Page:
“You in my soul I see, faithful watcher, by my cot-side long days and nights together, through the delirium of mortal anguish – steadfast, calm, and sweet as eternal love. We pass now quickly from each other’s sight, but I know full well that where beyond these passing scenes you shall be, there will be heaven!”

Chamberlain made a final trip to Gettysburg in May of 1913. He felt well enough to give a tour to a delegation of federal judges. “One evening, an hour or so before sunset, he trudged, alone, up the overgrown slope of Little Round Top and sat down among the crags. Now in his Gothic imagination, the ghosts of the Little Round Top dead rose up around him….he lingered up the hillside, an old man lost in the sepia world of memory.” [21] He was alone.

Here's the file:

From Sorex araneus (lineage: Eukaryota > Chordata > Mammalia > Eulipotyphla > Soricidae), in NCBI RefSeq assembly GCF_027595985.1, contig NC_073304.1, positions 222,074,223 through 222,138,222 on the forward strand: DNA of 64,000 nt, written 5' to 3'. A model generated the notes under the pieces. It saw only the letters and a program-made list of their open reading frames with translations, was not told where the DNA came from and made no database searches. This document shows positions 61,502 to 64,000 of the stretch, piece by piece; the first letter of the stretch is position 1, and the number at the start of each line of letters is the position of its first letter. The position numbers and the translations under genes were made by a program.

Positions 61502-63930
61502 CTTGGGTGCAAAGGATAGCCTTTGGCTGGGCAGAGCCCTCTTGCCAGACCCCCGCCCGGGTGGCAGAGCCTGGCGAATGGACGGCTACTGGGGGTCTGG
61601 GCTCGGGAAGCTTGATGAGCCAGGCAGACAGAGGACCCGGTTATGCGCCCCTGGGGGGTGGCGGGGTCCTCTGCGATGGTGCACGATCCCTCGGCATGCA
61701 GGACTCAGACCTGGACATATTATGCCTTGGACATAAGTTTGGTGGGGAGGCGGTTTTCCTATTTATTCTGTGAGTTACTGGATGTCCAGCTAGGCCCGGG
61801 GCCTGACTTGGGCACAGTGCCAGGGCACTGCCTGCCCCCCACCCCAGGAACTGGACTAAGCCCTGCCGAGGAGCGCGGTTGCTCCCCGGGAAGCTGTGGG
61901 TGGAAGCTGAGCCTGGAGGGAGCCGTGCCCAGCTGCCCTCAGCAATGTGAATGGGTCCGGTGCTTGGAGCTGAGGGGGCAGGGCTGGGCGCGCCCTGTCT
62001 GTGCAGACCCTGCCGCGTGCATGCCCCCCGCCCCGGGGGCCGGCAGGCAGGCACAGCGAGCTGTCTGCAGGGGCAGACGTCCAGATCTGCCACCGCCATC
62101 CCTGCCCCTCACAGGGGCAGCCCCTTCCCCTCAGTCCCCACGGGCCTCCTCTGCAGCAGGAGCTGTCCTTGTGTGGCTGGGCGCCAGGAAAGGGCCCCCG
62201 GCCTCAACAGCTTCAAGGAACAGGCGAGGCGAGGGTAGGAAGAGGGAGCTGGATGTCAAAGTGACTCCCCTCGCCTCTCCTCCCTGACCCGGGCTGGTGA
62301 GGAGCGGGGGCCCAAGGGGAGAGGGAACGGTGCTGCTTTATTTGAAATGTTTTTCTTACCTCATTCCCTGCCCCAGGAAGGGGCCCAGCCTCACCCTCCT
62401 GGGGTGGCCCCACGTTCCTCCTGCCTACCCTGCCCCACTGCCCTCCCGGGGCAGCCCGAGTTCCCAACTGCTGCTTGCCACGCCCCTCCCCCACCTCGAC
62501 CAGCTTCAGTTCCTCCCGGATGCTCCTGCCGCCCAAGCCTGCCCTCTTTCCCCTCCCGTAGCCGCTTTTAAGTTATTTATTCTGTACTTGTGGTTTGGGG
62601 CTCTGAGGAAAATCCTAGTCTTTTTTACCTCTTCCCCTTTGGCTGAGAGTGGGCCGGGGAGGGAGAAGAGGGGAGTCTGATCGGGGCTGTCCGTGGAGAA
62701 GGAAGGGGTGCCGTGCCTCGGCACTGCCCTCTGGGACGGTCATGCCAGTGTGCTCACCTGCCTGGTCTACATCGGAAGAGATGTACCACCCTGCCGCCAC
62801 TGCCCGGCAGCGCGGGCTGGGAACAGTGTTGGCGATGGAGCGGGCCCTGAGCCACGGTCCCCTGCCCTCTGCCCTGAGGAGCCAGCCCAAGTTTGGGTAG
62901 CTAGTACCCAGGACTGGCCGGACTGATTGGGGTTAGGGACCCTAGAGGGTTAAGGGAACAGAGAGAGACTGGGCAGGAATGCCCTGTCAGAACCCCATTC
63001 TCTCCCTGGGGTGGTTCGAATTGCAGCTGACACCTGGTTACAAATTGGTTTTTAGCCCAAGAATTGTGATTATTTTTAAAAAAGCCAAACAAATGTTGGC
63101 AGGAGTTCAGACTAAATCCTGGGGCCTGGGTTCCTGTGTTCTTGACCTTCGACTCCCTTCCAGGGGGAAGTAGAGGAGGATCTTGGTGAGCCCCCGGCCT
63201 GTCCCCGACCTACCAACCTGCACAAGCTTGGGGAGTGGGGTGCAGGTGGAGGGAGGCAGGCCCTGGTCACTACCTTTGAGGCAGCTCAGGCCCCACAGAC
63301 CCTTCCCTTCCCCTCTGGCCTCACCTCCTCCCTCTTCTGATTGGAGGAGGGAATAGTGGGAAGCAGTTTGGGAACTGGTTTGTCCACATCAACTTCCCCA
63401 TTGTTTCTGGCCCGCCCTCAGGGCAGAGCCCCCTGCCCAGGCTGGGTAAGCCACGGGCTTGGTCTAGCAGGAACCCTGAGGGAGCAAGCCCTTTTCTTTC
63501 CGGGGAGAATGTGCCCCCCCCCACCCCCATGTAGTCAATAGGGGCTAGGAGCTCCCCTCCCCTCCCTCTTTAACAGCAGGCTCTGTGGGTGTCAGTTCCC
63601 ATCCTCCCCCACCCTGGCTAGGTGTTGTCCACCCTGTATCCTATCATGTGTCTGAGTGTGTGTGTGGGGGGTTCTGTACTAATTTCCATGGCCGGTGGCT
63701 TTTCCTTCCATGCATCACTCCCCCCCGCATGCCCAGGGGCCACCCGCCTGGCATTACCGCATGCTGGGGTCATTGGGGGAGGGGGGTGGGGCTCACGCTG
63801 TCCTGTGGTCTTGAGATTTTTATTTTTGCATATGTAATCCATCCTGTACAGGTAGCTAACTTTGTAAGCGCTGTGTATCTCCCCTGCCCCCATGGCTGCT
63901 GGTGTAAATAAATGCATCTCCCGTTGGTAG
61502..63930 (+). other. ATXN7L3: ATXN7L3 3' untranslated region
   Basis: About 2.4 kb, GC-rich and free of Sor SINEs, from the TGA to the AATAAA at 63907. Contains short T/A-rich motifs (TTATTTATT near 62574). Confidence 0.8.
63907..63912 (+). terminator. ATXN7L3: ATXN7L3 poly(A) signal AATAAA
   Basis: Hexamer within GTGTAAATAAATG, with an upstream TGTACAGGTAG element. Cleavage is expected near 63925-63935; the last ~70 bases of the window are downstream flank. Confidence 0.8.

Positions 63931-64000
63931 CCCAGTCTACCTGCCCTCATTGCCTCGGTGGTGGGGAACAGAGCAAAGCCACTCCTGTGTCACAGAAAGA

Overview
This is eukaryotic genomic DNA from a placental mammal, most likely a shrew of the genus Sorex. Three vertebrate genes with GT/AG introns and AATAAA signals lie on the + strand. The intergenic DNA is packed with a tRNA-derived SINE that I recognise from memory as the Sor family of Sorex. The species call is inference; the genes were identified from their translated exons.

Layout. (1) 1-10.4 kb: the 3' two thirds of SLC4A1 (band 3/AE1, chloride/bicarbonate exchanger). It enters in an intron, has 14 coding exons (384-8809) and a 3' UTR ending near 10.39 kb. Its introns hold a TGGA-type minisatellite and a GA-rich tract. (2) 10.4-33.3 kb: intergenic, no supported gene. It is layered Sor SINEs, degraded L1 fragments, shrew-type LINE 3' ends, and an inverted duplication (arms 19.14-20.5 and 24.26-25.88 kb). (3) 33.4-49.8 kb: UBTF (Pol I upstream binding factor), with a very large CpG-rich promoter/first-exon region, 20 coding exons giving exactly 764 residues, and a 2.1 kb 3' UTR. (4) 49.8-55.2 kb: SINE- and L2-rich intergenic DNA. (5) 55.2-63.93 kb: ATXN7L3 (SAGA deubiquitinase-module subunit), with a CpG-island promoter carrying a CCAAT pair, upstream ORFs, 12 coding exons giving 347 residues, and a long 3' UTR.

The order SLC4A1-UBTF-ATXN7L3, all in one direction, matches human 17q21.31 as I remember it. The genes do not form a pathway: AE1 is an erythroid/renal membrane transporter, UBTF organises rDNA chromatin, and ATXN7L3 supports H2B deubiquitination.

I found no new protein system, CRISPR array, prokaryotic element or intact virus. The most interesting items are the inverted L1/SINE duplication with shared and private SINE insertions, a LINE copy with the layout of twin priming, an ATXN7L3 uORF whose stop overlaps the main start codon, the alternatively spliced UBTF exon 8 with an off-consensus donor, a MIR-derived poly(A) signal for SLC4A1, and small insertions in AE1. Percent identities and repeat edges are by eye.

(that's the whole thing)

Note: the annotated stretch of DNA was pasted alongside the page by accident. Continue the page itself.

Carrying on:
Chamberlain died on a bitterly cold day, February 24th 1914 of complications from complications of the ghastly wound that he received at Petersburg in 1864. The Confederate minié ball that had struck him at the Rives’ Salient finally claimed his life just four months shy of 50 years since the Confederate marksman found his target.

Sadly, the story of the marriage of Joshua and Fannie Chamberlain is all too typical of many military marriages and relationships where a spouse returns home changed by their experience of war and struggles to readjust to civilian life. This is something that we need to remember when we encounter those changed by war and the struggles of soldiers as well as their families; for if we have learned nothing from our recent wars it is that the wounds of war extend far beyond the battlefield, often scarring veterans and their families for decades after the last shot of the war has been fired.